Eyebrows are being raised over a parking scheme that - if used - leaves the road too narrow for anything but a bicycle to get through.Read the full story ›
A primary school says traffic problems around the school day have become so extreme it's only a matter of time before a child gets hurt.Read the full story ›
It's just over a year since the controversial residents parking zone was introduced in Clifton, Bristol.Read the full story ›
Bristol residents are making thousands renting out their parking spaces after the introduction of controversial Residents' Parking Zones.Read the full story ›
More and more Bristolians are profiting from renting their driveways to people who want cheap parking. Do you park in someone's driveway?Read the full story ›
Plans for a new 12,000 seater arena have been submitted to Bristol City Council but there are concerns over the venue's lack of parking.Read the full story ›
Opposition to Bristol's controversial Residents Parking Scheme continues, with campaigners blocking streets and vandals attacking equipmentRead the full story ›
A councillor for North Bristol says a lack of adequate parking spaces at Southmead Hospital is causing problems in surrounding areas.
Businesses in nearby Horfield say cars are being left on residential streets causing problems for traders.
Councillor Claire Hiscott wants the city's Mayor George Ferguson to step in to resolve issues on the site.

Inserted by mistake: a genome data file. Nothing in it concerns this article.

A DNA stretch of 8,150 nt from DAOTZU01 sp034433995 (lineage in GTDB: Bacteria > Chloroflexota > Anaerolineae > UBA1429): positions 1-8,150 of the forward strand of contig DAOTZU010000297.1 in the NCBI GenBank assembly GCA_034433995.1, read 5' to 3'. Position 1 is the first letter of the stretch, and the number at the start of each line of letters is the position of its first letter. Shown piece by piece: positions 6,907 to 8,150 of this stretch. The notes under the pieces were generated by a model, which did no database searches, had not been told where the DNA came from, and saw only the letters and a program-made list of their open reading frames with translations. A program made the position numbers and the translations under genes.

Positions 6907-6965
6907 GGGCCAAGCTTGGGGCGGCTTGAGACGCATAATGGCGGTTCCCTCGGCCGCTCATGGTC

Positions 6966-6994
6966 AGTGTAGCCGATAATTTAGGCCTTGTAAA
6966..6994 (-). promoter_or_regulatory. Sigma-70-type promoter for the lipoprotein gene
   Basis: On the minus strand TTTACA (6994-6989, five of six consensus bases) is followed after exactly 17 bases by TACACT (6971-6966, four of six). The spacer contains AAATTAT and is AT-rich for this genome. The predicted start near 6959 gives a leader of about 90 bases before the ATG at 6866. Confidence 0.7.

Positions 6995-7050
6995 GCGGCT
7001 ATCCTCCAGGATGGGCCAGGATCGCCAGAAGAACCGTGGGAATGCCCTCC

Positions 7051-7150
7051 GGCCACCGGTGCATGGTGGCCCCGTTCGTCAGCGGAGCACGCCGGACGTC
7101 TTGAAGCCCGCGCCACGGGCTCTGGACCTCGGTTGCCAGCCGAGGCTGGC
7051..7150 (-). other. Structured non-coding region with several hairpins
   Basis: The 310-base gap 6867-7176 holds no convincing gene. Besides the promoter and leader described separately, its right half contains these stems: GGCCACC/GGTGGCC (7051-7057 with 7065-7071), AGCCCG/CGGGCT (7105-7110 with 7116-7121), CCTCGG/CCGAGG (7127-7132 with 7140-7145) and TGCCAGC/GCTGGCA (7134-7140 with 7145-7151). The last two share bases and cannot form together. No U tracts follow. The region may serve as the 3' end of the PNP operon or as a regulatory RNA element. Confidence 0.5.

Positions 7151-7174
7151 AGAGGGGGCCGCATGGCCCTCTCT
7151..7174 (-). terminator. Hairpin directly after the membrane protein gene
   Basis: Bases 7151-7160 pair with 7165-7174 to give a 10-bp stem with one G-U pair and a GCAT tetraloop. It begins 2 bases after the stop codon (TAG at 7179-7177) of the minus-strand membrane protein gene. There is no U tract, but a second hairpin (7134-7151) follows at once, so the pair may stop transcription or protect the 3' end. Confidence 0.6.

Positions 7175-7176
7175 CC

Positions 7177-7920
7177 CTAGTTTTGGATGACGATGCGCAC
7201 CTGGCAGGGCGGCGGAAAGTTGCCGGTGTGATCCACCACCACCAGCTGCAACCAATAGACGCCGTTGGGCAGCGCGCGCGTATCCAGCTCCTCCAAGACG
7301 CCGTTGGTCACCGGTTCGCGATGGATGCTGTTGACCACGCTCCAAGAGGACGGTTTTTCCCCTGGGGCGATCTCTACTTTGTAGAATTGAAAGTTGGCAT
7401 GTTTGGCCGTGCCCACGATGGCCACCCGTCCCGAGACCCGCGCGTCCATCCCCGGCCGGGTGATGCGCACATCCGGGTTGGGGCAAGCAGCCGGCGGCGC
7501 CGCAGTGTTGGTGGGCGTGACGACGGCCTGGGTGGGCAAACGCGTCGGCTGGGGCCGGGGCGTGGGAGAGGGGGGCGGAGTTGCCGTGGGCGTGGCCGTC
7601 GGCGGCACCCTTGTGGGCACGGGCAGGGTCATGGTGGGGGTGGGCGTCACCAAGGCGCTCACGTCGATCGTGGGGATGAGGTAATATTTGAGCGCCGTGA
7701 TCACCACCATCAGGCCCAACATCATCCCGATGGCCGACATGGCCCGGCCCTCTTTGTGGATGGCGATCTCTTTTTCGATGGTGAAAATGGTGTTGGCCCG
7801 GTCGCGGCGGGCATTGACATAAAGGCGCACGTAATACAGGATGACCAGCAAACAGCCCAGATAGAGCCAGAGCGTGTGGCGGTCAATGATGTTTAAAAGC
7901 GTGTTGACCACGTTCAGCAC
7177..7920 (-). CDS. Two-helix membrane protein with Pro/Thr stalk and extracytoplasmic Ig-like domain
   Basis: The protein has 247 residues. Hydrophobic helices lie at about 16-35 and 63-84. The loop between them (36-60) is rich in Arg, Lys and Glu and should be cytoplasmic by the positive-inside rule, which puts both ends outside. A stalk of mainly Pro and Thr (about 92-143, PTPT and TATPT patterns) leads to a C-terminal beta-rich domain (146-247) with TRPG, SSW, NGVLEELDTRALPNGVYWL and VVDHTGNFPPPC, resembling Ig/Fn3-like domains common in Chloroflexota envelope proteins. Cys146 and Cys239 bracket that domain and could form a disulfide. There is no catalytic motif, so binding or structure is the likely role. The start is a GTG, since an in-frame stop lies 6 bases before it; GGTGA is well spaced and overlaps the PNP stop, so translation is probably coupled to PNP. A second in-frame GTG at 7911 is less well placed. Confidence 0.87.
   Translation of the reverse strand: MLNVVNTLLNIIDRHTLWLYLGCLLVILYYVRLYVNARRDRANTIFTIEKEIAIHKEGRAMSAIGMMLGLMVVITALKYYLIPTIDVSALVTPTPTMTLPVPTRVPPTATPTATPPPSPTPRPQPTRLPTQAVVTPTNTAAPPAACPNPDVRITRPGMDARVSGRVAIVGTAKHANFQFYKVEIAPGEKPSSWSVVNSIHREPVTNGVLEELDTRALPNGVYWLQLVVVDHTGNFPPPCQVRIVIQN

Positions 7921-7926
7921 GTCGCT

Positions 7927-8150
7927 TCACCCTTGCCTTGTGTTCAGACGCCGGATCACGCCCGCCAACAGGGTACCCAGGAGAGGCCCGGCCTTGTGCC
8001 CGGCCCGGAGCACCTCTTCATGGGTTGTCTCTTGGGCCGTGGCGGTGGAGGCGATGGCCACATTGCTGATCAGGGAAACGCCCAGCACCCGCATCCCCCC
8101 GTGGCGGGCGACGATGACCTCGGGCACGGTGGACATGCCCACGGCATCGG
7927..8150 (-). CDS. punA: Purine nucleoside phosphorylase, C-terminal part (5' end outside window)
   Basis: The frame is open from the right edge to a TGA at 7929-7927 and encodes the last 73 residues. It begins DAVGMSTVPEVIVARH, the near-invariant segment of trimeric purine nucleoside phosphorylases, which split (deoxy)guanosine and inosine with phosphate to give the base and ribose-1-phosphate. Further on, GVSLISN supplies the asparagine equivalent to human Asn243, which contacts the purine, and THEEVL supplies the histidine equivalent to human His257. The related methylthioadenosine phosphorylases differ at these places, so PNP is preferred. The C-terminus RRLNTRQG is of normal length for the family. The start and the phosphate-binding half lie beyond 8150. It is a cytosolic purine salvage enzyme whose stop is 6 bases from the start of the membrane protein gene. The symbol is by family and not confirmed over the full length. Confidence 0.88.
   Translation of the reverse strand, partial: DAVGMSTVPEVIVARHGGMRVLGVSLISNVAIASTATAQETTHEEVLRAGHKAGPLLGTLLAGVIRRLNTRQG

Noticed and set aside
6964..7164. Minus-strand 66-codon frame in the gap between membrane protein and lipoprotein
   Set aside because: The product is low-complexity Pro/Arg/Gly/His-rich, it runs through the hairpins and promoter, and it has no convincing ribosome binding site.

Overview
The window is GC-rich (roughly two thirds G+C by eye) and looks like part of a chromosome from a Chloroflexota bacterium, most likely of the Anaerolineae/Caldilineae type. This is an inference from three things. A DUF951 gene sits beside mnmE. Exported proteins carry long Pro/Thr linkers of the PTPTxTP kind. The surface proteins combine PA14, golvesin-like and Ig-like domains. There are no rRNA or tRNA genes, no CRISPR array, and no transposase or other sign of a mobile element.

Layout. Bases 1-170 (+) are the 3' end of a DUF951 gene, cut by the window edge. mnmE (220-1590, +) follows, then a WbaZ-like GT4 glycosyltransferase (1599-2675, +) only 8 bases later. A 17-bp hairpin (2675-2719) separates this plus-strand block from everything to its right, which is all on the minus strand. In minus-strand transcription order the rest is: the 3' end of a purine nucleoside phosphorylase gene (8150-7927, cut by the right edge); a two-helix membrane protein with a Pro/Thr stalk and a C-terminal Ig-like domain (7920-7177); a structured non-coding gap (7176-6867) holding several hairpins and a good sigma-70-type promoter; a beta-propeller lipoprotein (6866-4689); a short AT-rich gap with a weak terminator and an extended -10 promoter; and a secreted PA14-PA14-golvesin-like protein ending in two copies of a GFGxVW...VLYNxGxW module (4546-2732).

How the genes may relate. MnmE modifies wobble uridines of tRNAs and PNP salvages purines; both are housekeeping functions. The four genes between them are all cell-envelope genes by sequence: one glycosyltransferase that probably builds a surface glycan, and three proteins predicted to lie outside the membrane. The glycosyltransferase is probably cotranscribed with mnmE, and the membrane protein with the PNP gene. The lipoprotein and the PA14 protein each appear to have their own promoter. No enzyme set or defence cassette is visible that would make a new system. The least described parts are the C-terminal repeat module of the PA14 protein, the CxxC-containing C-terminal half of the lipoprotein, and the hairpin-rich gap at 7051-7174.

Tony Miles, the leader of the campaign group against controversial new parking zones in Bristol, gave us his reaction to news that objections will be considered by planners before any scheme is introduced:
There are signs tonight of a possible breakthrough in the bitter dispute over plans for a residents parking scheme in Bristol.
Mayor George Ferguson wants to introduce the zones across large areas of the city, but has met fierce opposition from traders in the Clifton district who claim their businesses will be finished by the changes.
A meeting between protesters and council planners has just finished, with agreement that objections will be considered before any scheme is introduced.
Our Bristol correspondent Richard Payne has been following this story and looks at the background to the issue: